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Middletown, Orange Co., New York
News Clippings, June 8, 1891
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Mrs. Harry M. Hayes will visit for the next two weeks in Monticello.

Fred Buckley and wife of Liberty, spent Sunday at Mr. Myron Buck's.

Mrs. Mary Wright, of Goshen, was in town Friday and Saturday visiting friends.

Mrs. Dr. Kinch, formerly Miss Lizzie Evans, is visiting in town.

Charles H. Frint and family, of Orange, N.J., spent Sunday in town.

Miss Nettie Strait, of Brooklyn, is visiting Mrs. Fred Smith, on Orchard street, for a few days.

Miss Cora G. Smith, who is attending the Normal School at New Paltz, was home over Sunday.

Jehiel Vaughn, the reservoir contractor, with his children went to Ellenville to-day for a visit.

Mr. Fred Case, the Superintendent of the Telephone Company, has gone to keeping house at 91 Linden avenue.

Martin Gillen, the Erie operator at Paterson, visited his brother John and other friends in this city Saturday and Sunday.

Mr. Mortimer Cogswell, wife and daughter, of Brooklyn, who have been visiting Mr. E. A. Tice's, returned home to-day.

Miss Nettie Wiggins went to-day to Matteawan to make a visit of three weeks.

Mrs. E. A. Tice and Mrs. Fannie Minshull leave to-day for a visit of several days in central New York.

Harry Crane, who is attending the military academy at Cayuga Lake, will return home for his summer vacation the last of the week.

Miss Hattie Case, of Newburgh, sister of Mr. Fred Case, superintendent of the Telephone Company in this city, is visiting friends here.

Charles W. Jones, the Erie's dispatcher at Newburgh, accompanied by his wife and Miss Kernochan, of that city, spent Sunday in town.

Mrs. B. G. Palmer returned Saturday from a visit to her daughter, Mrs. J. P. Uptegrove, in Brooklyn.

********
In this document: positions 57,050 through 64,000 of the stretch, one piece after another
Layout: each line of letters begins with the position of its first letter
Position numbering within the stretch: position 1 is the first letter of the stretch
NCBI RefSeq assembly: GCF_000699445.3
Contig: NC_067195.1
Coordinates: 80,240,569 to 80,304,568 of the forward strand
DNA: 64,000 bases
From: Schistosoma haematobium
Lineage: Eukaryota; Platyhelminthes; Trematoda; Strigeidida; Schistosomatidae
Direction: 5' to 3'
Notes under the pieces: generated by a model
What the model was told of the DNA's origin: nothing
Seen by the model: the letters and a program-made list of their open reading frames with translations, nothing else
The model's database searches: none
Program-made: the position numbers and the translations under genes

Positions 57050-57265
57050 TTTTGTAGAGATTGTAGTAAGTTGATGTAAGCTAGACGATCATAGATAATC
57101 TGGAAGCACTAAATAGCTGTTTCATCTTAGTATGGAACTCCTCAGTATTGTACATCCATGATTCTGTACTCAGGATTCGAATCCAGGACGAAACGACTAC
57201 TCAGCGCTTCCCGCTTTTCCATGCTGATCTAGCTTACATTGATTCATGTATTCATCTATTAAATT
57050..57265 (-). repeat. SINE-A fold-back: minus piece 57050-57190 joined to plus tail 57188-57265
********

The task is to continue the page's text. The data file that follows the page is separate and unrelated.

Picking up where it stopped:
Dr. S. H. Talcott went to Albany to-day on business connected with the plans for the new buildings at the State Hospital.

Conductor Payson formerly with the O. & W., who now resides at Oneida, returned to-day after visiting friends here.

A. V. N. Powelson, Esq., and family returned Saturday evening from their visit to Annapolis.   It was a delightful trip.

Mrs. John Mulock, of East Orange, N.J. is visiting her aunt, Mrs. Sallie Coleman, on Academy avenue, who has been in failing health for some time past.

Peter Smith, one of New York's active young men, who is connected with the Albert Palmer publishing house, is visiting his mother and other relatives.

Sheriff Jacob M. Johnson called at the TIMES office to-day.  He did not come to serve a writ of ejectment, but for a much pleasanter purpose.  May his shadow never grow less.

Edward Hamilton, dispatcher on the O. & W., who has been away to California for several weeks, returned yesterday, bringing with him his father, whom he placed in the State Hospital.

Miss F. Pellett, of Norwich, who has been visiting in the family of Mr. C. H. Hopkins, returned home to-day.

Dewitt Evans, of Pine Bush, has taken the position of engineer with P.F. Miller, the carpenter.

Mr. and Mrs. A. W. Rhinehart, of New York, have issued cards announcing their marriage, which was recently mentioned in the TIMES.   They will reside at 443 West 23d street (29 London Terrace).

John E. Corwin, who was formerly engaged in the grocery business at North street and Wickham avenue, and who, with his family, a few months ago went to Boise City, Idaho, will return to Middletown in a few days.